Dropped the loaf of bread, too." Soames wanted to be sick. Fran was possibly fourteen years old and desperate because his whole civilization depended on him to save them from the destruction falling out of the sky. He was a fugitive on a strange world. Then Soames' mouth went dry as he realized. Fran had been shot at in Bluevale, which was near the Navajo Dam.

Over the soft ridges and valleys crept a wondrous transfiguration. It was as if every blade of grass, every leaf of sage, every twig of cedar, the flowers, the trees, the rocks came to life at sight of the sun. The red disk rose, and a golden fire burned over the glowing face of that lonely waste. The Navajo, dark, stately, inscrutable, faced the sun his god. This was his Great Spirit.

Determination of the time of the council has come to the Arizona Historian's office, within a few days of the closing of the manuscript of this work, the data supplied from the office of the Church Historian at Salt Lake City. In it is a copy of a final report, dated November 5, 1870, and signed by Frank F. Bennett, Captain United States Army, agent for the Navajo Indians at Fort Defiance.

She smiled with unaffected gladness, and he noticed that her fresh morning colour was like that of the little wild roses he had lately brushed the dew from along the creek. "We shall be glad to have you." "It's right kind of you; I'm proud to hear you say so." He had taken off the saddle with its gay coloured Navajo blanket, and the bridle of plaited rawhide with its conchos and its silver bit.

Then a stolid Indian stalked by. "Why, that is a real Indian!" exclaimed the girl. "A Navajo," said Mrs. Adams. "They come in quite often." "Really? And oh, I forgot the young man who rescued us told us that he was your son." "Lorry! Rescued you?" "Yes." And the girl told Mrs. Adams about the accident and the tramp. "I'm thankful that he didn't get killed," was Mrs.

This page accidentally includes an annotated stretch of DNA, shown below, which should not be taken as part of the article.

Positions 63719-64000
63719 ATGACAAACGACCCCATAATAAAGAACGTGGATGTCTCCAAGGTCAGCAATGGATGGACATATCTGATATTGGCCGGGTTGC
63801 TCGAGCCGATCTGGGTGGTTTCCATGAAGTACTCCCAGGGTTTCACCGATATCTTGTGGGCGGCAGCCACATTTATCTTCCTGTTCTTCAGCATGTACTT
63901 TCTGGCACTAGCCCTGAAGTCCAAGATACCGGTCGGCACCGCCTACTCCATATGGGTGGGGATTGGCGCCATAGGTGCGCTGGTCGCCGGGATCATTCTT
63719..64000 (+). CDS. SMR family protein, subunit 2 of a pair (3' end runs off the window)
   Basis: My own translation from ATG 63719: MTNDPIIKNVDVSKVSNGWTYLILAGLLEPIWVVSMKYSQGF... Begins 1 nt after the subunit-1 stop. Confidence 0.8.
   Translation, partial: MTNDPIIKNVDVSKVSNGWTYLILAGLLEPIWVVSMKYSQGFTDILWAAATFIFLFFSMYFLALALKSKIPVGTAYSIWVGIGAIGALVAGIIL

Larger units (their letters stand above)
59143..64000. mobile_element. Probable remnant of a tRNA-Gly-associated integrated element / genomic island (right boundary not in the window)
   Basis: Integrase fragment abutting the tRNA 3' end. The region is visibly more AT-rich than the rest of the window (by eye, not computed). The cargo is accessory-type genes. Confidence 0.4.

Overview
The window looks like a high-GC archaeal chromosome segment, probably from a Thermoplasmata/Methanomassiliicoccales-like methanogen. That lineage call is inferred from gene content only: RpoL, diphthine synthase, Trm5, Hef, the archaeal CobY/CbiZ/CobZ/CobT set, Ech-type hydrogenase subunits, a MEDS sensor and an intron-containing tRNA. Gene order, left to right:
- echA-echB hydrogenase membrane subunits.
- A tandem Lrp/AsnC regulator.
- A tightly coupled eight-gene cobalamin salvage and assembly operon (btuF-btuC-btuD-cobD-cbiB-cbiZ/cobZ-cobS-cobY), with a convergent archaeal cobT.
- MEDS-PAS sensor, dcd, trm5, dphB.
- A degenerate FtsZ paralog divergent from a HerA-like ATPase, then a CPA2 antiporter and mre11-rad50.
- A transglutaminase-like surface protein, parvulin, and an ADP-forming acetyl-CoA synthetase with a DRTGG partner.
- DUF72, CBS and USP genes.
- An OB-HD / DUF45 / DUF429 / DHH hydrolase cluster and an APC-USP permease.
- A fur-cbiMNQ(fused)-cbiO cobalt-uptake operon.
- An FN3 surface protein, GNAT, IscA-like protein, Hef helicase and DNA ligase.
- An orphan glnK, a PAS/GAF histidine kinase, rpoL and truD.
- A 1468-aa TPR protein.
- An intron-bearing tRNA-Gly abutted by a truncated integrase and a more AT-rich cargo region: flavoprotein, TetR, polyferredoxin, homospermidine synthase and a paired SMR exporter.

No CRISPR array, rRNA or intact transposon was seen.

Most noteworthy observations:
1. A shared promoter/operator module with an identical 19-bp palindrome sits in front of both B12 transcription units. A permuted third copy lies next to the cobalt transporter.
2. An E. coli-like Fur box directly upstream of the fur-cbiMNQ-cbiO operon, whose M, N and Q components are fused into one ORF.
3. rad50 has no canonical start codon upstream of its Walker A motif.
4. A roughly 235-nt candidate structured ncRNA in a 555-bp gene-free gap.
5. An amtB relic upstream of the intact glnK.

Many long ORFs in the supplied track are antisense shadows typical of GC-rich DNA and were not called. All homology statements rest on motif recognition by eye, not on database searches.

Go up to the top of one of the red sand knobs you see these Navajo riders everywhere, coming out of their hogan houses among the juniper groves, crossing the yellow plain, scouring down the dry arroyo beds, infinitesimal specks of color moving at swift pace across these seas of sand.

Billy, regardless of consequences, had pinned his aunt's newest grey blanket around him and was viewing, with satisfied admiration, its long length trailing on the-grass behind him; Lina had her mother's treasured Navajo blanket draped around her graceful little figure; Frances, after pulling the covers off of several beds and finding nothing to suit her fanciful taste, had snatched a gorgeous silk afghan from the leather couch in the library.

Or if the Navajo still raided the Moki, you could understand them toiling like beasts of burden carrying water up to these hilltops; but the day of raid and foray is forever past. It was on our way back over this trail that we learned one good reason why the dwellers of this land must keep to the high rock crests.

We ran forward to capture the young Navajo, but he quickly disappeared behind a large rock and was seen no more. Returning to the main brook with Chiquita, we tied the horses to the willows and began a search for Vic. I called her by all the pet names to which she was accustomed, but received no response.

It also makes special recommendations in behalf of the Pueblo, the Navajo, the Five Civilized Tribes of Oklahoma, and the New York Indians, looking toward their present protection and future citizenship.